We need £434million funding reinstated more than ever, plea families of disabled children

THE pandemic has been tough for families across the country – but ­disabled children have been hit the hardest.

Cancellations and delays to vital treatment and therapies, a lack of essential respite care and equipment, and the huge amount of stress and anxiety that these disruptions have caused for vulnerable kids has led to a crisis.

The Sun, together with the Disabled Children’s Partnership, launched the Give It Back campaign in June 2019, to demand the Government reinstates the £434million of funding it has cut from these families. 

Today we are again demanding that the funding is returned — and we still need the help of Sun readers.

In a damning recent report released today, the Disabled Children’s Partnership, which represents more than 90 charities and organisations, has revealed that 71 per cent of disabled kids had regressed in their condition due to the pandemic.

Maureen Muteesa, whose 15-year-old son Calvin has complex medical needs and learning disabilities, has written to Chancellor Rishi Sunak to demand more funding to help families in need across the UK. We ask that you follow Maureen and sign our letter asking for the £434million to be returned. 

To sign and read more stories from parents like Maureen, go to Give it back.

Here, two mums tell how their children have been badly affected by the pandemic — and why the Chancellor must Give It Back. 

And Amanda Batten, chair of the Disabled Children’s Partnership, calls on the Government to take immediate action. 

Kate and Dottie

KATE HESKETH, from Stockport, Gtr Manchester, is mum to four-year-old Dottie. The youngster suffered a brain haemorrhage at birth and has since been diagnosed with cerebral palsy. She is also partially sighted and has autism. Kate, 37, said:

"BEFORE the pandemic started we had a good routine in place for Dottie, but when the first ­lockdown happened everything stopped overnight.

 It was awful and Dottie’s progress began to stall almost immediately.

She quickly began to stiffen up due to the lack of physio and she started having regular meltdowns where she would just stand in the room and scream into the air.

 Her sleep routine went out of the window and we had to have the hormone melatonin prescribed by her paediatrician.

 I found the stress almost impossible to manage. I was absolutely exhausted, I felt very isolated and the doctor prescribed anti-anxiety ­medication.

The impact of the delays and cancellations to Dottie’s treatment have also led to a serious ­regression in her progress. We weren’t able to get her eyes assessed from her last appointment in November 2019 until last month.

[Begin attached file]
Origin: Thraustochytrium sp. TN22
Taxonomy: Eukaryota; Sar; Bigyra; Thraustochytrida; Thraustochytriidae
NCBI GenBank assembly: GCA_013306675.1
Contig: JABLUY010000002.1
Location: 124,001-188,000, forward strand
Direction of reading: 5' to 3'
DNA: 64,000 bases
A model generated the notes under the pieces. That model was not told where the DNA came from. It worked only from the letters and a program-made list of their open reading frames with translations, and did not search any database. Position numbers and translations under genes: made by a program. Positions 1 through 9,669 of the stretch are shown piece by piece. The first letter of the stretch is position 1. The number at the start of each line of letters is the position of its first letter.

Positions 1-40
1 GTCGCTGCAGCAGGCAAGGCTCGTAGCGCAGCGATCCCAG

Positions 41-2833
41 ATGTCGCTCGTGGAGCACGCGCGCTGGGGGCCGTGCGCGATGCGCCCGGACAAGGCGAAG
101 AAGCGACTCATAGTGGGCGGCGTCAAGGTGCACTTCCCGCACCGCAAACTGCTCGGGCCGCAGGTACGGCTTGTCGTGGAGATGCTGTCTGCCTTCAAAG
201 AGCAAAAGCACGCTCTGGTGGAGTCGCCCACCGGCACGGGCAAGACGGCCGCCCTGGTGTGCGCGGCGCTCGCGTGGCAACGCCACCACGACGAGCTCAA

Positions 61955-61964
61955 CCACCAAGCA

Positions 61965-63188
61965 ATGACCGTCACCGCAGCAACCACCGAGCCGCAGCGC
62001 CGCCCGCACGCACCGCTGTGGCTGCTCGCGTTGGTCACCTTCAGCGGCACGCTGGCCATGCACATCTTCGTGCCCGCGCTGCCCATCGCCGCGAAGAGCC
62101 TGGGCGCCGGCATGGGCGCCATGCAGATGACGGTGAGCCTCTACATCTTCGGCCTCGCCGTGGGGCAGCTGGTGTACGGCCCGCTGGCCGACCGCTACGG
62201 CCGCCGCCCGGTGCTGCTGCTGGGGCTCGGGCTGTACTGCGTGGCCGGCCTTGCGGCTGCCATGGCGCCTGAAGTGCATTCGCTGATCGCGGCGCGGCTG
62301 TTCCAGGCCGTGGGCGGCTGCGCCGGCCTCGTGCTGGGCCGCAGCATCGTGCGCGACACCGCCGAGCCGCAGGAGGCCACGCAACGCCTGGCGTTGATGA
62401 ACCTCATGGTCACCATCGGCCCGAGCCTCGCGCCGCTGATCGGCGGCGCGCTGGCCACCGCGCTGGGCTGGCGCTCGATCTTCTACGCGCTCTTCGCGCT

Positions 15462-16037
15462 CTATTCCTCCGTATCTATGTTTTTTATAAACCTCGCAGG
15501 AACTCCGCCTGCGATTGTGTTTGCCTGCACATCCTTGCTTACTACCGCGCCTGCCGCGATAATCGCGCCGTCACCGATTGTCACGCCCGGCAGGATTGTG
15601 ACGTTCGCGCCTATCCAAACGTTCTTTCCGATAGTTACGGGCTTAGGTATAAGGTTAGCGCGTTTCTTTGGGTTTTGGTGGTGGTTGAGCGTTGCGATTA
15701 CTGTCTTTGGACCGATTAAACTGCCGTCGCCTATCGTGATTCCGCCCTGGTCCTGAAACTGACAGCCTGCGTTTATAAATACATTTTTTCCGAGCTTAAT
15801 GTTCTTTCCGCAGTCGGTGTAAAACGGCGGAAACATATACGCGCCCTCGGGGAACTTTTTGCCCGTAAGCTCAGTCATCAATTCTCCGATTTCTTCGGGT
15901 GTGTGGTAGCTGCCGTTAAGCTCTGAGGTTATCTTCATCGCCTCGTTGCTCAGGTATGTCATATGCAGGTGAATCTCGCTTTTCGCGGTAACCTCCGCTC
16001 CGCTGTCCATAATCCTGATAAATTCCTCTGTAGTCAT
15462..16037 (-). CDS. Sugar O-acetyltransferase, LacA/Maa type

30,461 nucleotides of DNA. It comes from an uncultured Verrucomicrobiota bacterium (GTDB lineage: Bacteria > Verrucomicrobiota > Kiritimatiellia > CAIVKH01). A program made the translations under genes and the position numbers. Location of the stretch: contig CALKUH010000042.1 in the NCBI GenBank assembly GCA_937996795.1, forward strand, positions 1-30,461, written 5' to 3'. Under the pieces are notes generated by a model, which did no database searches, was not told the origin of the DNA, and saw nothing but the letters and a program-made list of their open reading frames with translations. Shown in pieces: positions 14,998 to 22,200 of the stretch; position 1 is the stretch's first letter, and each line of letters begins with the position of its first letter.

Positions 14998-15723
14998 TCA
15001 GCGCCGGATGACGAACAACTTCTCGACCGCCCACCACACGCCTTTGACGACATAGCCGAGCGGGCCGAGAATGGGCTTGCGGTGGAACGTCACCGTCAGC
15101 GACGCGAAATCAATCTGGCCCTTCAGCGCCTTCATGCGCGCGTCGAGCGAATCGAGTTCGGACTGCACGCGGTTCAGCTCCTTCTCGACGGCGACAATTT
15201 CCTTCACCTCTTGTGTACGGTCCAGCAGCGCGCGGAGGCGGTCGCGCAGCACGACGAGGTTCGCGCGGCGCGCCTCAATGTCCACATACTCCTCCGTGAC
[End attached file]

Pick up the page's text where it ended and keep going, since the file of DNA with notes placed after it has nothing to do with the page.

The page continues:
That’s despite the fact her glasses had been damaged and her prescription had changed.

Dottie’s mental health and wellbeing has also regressed. 

She will be starting school in September, which is such a big milestone.

 She has specialist support in place but I’m filled with anxiety about how she’ll cope with a new place and new people when we drop her off at the school gates.

Dottie is our determined, funny, sparky and wonderful daughter.

 But she — and millions of other disabled children in this country — deserve better.

The toll the pandemic has taken on disabled children and their ­families has been enormous — and now is the chance to do something about that."

Carla and Bradley

CARLA GOLLEDGE, 31, from Bradley Stoke, Gloucs, is mum to Cameron, eight. Cameron has the rare genetic disorder Norrie disease, which means he was born blind and is ­gradually losing his hearing. He has learning disabilities, autism and is tube fed. Carla said:

"THINGS were already bad in terms of support before the pandemic, but when lockdown happened everything disappeared for families like ours.

Social services abandoned us — we were forgotten. Cameron’s school shut down and all the things he loves and needs that school provided, like daily hydro pool sessions, simply ended.

In April 2020 Cameron’s behaviour deteriorated fast. He started thumping himself in the head and wasn’t sleeping at all for days, which meant I couldn’t sleep.

We thought he was in pain but we didn’t know where, so we took him to A&E where tests said everything was fine. 

He improved but a few months later it happened again. This time it was far more extreme. Still doctors found nothing. 

When we saw the mental health team in January this year they said they thought Cameron was in pain, which is what we had said all along. Now we’re being seen by an orthopaedic surgeon because it might be his feet hurting him from walking on his tiptoes.

For months we were at crisis point. I started suffering panic attacks in January and I collapsed at home. My daughter Morgan, who’s 12, called an ambulance because I couldn’t breathe. ­

Doctors diagnosed anxiety with panic attacks and told me it was the stress of looking after Cameron with no support. I have never had a night away from Cameron. He’s with us 24/7 apart from school.

Finally we were offered eight hours’ care a week, but only after I fought tooth and nail, and our family had reached breaking point. 

The Government must do more to help families and give back the funding missing from children’s social care."

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